Recent developments have seen an explosion in deep reinforcement learning (DRL) techniques to all sorts of applications. Heavy computing requirements, the input of large amounts of data, and long training times are all still prohibitive challenges for implementation of DRL on physical robots, particularly lightweight and mobile systems. We are interested in combining simple analytical models of robot locomotion (for example, using geometric mechanics) with more lightweight and “user-friendly” DRL techniques to learn original gaits and follow specified paths.
The intuitions gained from geometric mechanics, such as symmetries exhibited by a robot, can help inform design decisions for a DRL algorithm, such as the choice of states, allowable actions, and reward function parameterization. For example, we consider using the popular Deep Q-Network (DQN) algorithm to learn simple gaits to move the swimming three-link robot above in a forward direction. Two such results are obtained and overlaid on a joint space plot below. While they are not identical, they are equally effective in producing forward displacement. One is learned in 2M iterations without reductions from the geometric model of the robot, while the other utilizes reductions and is learned in only 5k iterations, a difference of 4000 times.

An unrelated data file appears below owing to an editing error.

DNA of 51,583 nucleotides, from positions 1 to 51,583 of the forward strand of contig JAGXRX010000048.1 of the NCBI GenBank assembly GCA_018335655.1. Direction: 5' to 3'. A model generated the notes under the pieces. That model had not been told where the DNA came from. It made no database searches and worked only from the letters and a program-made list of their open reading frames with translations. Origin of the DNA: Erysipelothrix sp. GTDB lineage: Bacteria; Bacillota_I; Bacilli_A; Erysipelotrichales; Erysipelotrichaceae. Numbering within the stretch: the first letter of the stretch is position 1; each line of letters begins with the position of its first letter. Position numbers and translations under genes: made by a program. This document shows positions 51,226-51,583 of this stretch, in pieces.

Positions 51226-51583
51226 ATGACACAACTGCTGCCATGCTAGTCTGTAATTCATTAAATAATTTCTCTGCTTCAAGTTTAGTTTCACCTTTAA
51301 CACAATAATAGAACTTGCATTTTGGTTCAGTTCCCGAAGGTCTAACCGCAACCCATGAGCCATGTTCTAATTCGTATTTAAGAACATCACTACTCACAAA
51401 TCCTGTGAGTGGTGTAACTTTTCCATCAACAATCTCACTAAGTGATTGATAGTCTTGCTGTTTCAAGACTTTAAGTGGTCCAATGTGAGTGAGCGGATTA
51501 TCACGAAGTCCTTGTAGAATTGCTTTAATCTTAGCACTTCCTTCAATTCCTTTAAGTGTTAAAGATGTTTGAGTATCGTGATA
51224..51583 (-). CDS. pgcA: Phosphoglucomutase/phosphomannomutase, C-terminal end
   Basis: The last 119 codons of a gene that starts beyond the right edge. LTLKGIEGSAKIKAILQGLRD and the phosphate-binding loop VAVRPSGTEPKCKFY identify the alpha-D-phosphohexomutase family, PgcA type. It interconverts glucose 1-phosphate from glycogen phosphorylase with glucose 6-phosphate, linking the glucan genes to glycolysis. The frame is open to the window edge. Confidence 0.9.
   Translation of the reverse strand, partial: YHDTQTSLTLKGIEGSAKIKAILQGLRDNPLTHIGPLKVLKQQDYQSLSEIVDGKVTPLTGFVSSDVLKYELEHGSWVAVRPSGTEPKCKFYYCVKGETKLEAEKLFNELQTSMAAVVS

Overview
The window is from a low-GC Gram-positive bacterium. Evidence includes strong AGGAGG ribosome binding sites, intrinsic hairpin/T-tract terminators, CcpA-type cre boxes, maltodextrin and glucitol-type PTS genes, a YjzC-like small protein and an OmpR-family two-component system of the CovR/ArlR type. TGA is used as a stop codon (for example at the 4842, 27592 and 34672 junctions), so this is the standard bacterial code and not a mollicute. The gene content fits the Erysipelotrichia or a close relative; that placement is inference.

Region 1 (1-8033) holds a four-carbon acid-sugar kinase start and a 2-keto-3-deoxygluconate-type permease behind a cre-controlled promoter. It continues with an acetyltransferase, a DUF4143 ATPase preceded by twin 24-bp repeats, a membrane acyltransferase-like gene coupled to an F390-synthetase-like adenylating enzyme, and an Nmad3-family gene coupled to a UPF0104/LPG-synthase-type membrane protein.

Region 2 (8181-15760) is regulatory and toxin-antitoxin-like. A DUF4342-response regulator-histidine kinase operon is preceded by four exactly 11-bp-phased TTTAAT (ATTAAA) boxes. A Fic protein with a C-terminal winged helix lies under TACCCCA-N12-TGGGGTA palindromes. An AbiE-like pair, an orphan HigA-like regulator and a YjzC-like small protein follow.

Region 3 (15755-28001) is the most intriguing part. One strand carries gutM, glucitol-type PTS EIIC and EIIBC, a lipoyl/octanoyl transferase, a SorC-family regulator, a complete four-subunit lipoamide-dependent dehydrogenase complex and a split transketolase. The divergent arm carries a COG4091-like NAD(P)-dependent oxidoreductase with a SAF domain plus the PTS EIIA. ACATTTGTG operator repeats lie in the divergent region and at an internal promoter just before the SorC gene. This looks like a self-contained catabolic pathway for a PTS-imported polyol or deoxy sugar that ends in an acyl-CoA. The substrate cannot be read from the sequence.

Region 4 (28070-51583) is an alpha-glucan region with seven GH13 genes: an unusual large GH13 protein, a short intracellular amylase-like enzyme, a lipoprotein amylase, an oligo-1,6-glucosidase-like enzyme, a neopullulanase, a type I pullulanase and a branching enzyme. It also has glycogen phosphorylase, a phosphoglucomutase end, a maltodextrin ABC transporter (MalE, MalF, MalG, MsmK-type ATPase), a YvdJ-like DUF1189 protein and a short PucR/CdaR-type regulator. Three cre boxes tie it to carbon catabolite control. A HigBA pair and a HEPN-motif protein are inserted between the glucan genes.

Ultimately, we hope that such drastic reductions in learning effort will make it feasible for robots to physically learn locomotion tasks in the real world without a need for simulation and human input.